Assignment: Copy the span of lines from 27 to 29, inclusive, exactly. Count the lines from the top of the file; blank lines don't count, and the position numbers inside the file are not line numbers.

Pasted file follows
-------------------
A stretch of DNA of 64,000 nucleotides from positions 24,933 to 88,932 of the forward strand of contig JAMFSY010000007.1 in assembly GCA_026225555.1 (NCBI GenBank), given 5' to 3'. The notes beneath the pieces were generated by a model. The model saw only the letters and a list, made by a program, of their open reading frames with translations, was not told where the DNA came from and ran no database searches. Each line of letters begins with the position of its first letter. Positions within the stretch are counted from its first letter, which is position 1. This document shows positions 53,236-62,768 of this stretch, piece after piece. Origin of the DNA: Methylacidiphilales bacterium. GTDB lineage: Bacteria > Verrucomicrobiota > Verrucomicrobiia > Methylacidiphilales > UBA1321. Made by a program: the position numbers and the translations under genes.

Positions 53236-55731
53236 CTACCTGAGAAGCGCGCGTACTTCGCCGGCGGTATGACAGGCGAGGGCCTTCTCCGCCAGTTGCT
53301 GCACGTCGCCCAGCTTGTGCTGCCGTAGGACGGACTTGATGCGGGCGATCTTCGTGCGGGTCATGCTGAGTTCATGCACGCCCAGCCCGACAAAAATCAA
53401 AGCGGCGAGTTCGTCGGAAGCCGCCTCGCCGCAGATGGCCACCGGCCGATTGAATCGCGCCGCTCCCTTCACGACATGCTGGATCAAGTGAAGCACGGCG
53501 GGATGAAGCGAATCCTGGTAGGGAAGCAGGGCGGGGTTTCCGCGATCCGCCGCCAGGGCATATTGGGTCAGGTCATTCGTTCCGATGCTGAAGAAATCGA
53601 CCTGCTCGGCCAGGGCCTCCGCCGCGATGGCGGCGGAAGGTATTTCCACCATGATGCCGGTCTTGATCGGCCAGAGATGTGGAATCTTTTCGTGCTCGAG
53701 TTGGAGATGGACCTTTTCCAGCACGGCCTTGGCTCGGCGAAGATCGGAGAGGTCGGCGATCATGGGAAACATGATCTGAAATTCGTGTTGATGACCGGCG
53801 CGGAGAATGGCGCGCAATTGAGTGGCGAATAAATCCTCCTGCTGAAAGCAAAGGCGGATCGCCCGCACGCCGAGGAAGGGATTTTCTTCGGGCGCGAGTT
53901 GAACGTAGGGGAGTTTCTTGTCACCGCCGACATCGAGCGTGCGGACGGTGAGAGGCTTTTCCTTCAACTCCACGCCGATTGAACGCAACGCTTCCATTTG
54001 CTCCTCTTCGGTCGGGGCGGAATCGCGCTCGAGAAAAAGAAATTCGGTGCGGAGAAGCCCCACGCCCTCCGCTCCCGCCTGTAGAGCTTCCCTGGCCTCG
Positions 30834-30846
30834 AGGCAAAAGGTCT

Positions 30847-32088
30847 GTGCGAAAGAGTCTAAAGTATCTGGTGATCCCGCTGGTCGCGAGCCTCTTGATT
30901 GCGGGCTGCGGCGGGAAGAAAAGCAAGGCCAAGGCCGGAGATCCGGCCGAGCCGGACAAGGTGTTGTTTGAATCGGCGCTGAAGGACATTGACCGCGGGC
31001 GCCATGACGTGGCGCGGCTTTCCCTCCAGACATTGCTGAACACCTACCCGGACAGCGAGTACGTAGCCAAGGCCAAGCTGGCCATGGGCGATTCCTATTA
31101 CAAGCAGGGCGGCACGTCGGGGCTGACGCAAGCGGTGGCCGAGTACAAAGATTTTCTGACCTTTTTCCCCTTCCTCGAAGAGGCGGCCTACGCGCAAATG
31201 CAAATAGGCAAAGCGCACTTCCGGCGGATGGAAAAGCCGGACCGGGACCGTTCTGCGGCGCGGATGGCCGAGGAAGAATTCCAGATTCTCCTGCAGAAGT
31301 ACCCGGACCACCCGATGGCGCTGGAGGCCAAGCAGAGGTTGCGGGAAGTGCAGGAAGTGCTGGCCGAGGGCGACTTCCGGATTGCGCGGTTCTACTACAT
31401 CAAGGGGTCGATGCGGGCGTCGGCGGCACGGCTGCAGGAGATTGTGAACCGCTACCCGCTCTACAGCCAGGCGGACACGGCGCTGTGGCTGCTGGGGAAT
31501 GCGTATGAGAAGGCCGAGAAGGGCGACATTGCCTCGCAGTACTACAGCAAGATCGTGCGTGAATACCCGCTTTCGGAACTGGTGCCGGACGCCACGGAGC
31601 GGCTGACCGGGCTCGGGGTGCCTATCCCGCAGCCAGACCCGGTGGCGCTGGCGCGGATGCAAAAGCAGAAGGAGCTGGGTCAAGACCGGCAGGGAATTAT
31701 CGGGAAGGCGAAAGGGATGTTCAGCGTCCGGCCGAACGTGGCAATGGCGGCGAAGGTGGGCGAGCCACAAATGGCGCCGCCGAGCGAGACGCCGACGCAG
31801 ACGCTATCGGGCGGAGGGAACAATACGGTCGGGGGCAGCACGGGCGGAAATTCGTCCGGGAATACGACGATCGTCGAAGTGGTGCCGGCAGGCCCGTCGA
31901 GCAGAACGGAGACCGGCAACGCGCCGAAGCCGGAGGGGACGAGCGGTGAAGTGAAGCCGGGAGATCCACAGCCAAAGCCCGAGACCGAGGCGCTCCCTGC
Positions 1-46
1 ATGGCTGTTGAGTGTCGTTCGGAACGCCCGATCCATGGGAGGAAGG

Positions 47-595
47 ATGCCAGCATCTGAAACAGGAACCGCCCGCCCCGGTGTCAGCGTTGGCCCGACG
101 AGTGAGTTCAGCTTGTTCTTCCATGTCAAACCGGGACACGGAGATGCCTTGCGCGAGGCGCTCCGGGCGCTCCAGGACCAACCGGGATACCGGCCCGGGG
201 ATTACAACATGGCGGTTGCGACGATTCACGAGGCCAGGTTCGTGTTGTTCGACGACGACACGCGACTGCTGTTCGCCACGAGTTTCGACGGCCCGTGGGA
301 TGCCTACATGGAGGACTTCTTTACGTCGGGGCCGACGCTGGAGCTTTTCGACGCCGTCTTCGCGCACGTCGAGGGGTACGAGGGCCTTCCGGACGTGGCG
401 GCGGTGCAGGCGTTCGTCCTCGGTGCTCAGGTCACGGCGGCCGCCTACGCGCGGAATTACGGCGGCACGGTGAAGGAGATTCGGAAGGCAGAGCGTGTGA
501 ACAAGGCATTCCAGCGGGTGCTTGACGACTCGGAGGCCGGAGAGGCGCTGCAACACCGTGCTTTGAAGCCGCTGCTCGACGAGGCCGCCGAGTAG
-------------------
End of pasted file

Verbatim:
Positions 1-46
1 ATGGCTGTTGAGTGTCGTTCGGAACGCCCGATCCATGGGAGGAAGG

Positions 47-595